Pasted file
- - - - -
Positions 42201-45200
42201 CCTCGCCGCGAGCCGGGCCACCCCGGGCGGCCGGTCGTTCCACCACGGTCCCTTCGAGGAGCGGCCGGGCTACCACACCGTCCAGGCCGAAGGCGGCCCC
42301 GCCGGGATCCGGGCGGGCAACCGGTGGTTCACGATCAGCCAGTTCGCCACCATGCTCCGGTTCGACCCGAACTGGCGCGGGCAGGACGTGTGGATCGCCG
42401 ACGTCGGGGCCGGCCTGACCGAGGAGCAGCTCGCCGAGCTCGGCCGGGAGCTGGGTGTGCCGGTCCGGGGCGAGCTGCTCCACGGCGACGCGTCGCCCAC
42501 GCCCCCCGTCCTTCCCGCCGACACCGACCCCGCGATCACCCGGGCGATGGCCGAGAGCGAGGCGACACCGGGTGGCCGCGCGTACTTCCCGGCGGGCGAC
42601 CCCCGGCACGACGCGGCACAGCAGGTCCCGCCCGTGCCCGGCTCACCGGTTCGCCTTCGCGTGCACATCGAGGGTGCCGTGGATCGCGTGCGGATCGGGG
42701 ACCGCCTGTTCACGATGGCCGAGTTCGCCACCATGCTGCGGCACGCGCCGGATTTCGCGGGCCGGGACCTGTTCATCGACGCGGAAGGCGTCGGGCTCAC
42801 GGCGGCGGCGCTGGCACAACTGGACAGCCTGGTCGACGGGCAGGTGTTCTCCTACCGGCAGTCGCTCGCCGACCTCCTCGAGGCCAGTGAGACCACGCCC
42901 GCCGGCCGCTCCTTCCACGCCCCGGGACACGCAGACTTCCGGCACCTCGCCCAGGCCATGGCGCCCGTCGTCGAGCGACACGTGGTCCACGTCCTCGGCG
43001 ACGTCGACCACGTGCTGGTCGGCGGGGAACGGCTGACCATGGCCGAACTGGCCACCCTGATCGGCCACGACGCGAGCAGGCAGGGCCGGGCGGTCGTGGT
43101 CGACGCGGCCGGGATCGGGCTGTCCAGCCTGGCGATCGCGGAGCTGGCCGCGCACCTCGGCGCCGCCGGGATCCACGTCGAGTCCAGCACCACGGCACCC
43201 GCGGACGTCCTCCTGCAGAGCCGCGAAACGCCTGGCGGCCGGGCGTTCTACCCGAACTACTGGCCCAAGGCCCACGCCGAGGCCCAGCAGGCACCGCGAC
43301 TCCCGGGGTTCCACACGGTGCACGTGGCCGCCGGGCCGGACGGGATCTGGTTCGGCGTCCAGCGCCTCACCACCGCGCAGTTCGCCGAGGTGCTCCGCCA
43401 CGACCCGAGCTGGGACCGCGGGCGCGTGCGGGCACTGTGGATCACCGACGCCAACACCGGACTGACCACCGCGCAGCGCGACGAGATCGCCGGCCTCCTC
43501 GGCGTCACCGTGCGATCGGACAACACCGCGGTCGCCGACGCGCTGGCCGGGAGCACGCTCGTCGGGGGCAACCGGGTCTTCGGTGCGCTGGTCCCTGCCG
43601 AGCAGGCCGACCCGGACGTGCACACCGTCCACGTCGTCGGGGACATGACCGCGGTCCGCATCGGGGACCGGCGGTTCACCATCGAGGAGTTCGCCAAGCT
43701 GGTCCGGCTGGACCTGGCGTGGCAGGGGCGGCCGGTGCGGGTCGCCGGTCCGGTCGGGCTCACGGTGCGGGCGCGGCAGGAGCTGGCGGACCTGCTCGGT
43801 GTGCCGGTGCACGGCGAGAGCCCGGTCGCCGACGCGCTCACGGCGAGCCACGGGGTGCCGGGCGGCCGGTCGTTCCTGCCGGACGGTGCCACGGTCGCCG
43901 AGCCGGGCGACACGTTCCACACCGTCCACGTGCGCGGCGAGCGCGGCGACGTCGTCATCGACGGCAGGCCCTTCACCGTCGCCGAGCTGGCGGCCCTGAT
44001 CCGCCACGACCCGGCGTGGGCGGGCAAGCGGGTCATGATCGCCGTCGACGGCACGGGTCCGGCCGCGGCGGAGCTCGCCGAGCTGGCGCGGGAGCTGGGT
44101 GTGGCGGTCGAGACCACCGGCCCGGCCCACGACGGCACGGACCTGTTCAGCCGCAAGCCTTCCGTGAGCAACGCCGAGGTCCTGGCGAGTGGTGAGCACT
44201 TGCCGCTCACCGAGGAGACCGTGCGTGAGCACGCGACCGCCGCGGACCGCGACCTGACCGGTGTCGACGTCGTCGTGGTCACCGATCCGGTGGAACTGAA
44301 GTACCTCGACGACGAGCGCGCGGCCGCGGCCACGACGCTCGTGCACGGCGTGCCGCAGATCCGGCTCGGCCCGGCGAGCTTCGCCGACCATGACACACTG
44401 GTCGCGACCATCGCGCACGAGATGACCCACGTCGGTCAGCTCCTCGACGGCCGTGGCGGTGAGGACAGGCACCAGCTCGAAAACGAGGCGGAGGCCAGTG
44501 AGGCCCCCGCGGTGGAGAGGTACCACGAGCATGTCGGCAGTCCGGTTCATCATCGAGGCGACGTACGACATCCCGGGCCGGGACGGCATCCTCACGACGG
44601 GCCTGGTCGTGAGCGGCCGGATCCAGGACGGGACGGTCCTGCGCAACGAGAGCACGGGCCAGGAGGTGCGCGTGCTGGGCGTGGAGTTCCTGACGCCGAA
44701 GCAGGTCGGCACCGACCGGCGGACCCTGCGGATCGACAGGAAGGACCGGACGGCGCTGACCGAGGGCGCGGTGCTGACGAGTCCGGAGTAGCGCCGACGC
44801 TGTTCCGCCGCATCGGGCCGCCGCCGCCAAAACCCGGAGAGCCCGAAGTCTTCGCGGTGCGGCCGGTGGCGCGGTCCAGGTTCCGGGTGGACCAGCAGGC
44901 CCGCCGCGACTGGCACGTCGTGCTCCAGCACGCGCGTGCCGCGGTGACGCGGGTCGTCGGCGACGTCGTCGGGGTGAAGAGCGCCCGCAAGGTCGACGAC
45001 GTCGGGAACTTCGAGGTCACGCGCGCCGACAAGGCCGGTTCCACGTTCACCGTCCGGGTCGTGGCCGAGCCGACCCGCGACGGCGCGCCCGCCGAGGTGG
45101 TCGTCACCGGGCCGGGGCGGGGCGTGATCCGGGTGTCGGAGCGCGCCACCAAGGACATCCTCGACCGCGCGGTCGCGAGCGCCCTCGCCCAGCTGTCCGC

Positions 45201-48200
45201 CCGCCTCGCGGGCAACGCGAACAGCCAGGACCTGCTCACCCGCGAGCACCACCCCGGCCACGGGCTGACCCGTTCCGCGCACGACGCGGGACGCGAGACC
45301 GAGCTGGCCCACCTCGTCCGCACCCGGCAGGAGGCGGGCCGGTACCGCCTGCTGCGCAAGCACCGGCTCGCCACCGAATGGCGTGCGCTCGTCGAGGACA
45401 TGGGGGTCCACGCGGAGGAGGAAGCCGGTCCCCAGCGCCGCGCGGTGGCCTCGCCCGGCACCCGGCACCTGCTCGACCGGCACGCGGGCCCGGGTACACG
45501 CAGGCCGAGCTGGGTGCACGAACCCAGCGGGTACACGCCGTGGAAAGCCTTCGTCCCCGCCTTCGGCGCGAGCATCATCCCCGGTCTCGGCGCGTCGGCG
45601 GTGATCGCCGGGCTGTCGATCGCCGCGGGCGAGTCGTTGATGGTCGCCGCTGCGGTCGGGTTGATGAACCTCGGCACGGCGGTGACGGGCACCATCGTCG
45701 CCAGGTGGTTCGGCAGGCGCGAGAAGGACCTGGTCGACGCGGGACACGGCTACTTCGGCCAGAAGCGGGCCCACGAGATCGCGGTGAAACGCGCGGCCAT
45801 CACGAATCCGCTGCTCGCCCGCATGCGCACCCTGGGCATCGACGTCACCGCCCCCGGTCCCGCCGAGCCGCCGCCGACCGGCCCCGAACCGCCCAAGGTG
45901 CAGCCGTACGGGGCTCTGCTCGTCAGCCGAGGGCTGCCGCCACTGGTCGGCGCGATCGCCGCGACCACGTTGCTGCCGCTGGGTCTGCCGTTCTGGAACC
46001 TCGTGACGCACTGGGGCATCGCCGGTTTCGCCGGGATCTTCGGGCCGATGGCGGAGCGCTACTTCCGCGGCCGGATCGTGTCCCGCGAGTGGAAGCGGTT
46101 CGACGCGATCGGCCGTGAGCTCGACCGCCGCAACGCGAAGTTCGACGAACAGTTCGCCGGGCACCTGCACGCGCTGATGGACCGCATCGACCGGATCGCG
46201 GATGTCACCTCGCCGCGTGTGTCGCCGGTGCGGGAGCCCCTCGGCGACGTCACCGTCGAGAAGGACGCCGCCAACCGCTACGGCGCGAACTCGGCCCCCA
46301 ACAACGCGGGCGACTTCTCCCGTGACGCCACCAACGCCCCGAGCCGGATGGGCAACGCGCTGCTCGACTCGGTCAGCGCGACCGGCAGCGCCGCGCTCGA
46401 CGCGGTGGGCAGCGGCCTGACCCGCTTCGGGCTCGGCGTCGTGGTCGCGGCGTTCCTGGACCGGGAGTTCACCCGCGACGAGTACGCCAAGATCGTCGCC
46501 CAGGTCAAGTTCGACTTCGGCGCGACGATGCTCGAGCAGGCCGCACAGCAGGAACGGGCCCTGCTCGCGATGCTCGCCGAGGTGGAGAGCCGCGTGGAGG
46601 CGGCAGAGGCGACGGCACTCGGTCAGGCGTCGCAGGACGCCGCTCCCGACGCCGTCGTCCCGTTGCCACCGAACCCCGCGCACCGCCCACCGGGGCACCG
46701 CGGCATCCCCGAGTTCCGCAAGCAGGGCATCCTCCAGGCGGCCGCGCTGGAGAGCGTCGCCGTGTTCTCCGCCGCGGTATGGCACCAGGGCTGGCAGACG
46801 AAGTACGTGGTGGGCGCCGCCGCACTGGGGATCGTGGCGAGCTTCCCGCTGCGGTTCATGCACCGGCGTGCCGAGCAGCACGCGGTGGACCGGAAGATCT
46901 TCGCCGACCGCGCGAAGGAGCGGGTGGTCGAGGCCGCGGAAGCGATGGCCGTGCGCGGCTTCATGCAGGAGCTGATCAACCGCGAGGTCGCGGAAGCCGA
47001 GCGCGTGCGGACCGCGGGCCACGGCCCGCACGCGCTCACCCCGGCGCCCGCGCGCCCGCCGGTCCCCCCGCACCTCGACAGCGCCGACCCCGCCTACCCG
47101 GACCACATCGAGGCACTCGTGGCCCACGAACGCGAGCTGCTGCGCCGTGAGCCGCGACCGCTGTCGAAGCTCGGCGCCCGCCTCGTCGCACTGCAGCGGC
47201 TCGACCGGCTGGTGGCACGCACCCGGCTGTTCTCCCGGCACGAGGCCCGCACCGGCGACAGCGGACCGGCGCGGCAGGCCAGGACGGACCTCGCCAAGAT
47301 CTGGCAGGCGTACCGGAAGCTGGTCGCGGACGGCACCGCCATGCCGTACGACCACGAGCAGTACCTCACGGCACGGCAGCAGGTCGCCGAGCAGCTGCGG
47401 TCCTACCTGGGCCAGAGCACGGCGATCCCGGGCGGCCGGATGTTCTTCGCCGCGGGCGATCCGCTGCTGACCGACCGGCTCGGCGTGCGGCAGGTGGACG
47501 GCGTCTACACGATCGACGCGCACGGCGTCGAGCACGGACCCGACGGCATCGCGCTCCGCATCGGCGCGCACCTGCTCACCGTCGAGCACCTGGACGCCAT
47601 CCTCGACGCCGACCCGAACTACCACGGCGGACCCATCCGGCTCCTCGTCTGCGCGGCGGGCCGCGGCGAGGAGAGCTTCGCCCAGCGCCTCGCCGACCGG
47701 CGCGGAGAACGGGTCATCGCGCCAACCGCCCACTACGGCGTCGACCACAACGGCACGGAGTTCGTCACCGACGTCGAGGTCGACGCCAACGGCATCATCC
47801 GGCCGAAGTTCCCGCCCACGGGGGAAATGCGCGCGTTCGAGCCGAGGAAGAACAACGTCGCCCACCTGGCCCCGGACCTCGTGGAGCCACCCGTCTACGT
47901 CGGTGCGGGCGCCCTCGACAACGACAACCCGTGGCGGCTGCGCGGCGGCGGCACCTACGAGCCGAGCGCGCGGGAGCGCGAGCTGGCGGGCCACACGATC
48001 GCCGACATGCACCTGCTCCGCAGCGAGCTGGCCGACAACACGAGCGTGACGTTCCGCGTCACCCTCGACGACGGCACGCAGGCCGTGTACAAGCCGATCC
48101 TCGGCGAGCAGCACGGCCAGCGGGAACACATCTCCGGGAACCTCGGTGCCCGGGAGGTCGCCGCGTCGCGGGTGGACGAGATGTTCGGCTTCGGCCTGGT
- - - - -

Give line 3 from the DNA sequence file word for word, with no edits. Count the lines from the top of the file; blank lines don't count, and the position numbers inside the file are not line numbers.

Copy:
42301 GCCGGGATCCGGGCGGGCAACCGGTGGTTCACGATCAGCCAGTTCGCCACCATGCTCCGGTTCGACCCGAACTGGCGCGGGCAGGACGTGTGGATCGCCG